Saturday, June 8, 2019

Discerning Truth From Falsehood

Our world is awash with misinformation and disinformation. People are commonly confused about key issues including climate change and fossil fuels.
Self knowledge is the first step towards understanding. As the famous writer Leo Tolstoy (1828- 1910) said: "Everyone thinks of changing the world, but no one thinks of changing himself".
Coming to grips with the reality of our world starts with trying to ensure that we are perceiving the world accurately.

Knowing what is real and what is not has been compounded by post modernism and disinformation from industry and political leaders including the most compulsively dishonest commander and chief in history of the United States.

We live in a time where everyone seems to have a point of view. However, some points of view are more valid and more sound than others. Many of us are guilty of holding inaccurate views without being aware of it. So how do we arrive at a cogent, valid, and sound perspective? Here are some suggestions from science, media, and other approaches to critical thinking.
Scientific practices offer valuable approaches that can help us to minimize the effects of errors and bias:

1. Momentary individual error is factored out by a requirement of repeatability.
2. Individual systematic bias is constrained by a requirement of replicability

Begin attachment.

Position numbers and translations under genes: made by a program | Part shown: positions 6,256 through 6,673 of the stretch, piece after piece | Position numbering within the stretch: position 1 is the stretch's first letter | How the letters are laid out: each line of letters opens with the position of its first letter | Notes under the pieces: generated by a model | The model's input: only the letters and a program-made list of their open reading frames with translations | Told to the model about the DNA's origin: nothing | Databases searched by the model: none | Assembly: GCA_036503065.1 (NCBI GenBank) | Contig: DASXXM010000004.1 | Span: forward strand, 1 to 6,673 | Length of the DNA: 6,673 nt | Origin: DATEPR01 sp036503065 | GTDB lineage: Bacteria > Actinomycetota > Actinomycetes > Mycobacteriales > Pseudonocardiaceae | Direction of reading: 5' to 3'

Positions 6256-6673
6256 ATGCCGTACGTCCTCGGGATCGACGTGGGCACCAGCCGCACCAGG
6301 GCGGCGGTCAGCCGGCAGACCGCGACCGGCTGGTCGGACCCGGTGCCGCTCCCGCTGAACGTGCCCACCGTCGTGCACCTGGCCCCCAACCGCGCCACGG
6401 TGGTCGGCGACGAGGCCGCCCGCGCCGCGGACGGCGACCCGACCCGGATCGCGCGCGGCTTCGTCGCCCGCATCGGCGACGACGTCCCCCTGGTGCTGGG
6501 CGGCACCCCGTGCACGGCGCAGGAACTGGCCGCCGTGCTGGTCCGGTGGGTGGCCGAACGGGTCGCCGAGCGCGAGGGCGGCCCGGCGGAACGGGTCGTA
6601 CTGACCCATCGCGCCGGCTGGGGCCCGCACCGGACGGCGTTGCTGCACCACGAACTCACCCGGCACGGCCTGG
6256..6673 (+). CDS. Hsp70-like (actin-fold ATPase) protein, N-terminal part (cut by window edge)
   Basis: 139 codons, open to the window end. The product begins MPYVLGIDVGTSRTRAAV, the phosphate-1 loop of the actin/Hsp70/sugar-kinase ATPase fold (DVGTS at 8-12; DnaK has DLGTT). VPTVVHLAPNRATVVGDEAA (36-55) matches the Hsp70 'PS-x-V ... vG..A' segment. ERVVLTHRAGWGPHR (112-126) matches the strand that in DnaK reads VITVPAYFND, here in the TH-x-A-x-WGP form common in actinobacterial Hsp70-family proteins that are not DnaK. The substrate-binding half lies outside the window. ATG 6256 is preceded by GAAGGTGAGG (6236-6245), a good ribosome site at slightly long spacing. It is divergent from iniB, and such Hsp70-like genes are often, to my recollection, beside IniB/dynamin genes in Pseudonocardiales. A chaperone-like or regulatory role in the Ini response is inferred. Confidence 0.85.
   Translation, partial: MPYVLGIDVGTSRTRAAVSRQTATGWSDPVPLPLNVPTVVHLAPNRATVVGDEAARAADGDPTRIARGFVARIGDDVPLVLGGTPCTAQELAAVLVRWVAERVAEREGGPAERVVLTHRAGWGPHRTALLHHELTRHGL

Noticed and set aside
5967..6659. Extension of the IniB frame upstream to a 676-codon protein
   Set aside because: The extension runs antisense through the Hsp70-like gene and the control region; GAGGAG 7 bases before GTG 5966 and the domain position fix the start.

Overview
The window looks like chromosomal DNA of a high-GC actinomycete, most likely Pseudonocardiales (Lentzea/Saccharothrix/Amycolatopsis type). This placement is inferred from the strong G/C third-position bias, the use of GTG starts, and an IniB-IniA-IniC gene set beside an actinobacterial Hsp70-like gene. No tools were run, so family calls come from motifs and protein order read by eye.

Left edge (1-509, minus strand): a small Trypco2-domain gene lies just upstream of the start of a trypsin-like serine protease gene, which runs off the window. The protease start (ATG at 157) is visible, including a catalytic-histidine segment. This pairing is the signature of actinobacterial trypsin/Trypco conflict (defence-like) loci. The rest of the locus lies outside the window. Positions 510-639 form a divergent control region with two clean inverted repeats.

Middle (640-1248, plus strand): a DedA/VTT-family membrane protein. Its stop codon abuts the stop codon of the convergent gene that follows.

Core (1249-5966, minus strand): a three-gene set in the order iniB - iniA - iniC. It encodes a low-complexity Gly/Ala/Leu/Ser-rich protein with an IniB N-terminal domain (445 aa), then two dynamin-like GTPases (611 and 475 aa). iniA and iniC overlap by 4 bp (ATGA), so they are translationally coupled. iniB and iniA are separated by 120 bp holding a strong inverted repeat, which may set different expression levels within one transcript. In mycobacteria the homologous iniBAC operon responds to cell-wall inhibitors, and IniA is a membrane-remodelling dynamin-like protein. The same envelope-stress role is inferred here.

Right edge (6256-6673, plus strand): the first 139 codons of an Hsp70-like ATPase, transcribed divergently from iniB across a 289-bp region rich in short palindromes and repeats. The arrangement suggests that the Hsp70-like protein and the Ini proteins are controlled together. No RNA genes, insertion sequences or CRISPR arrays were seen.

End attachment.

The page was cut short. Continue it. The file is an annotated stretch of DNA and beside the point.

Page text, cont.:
3. Set aside the silencing result of false consensus effects & social pressures against questioning assertions
4. Conventions that favour noting confounds and questioning outcomes.
5. Prospect of systematic group biases is constrained by the openness of the practice
What we have learned about coping with media bias may also help:
1. Look for direct sources of news (i.e. not quoted, not link-driven).
2. Make an effort to investigate news as it is experienced or accessed by people with very different values or backgrounds from yours.

Two other techniques may also help to address misunderstanding:

Metacognitive self-monitoring: Take a few minutes to explicitly summarize the reasons your opposite number has (or might have) for holding his/her view. Write the reasons out or explain them to a colleague or assistant. This approach can improve discussions and facilitate agreement.

Debiasing strategies: Make a habit of considering reasons why those who have not committed to your position might silently disagree. Create an environment in which voicing dissent is permissible; be the first person to air contrary opinions, at least as a devil’s advocate. It should be noted that all of these approaches are only as effective as the rigor with which they are applied.

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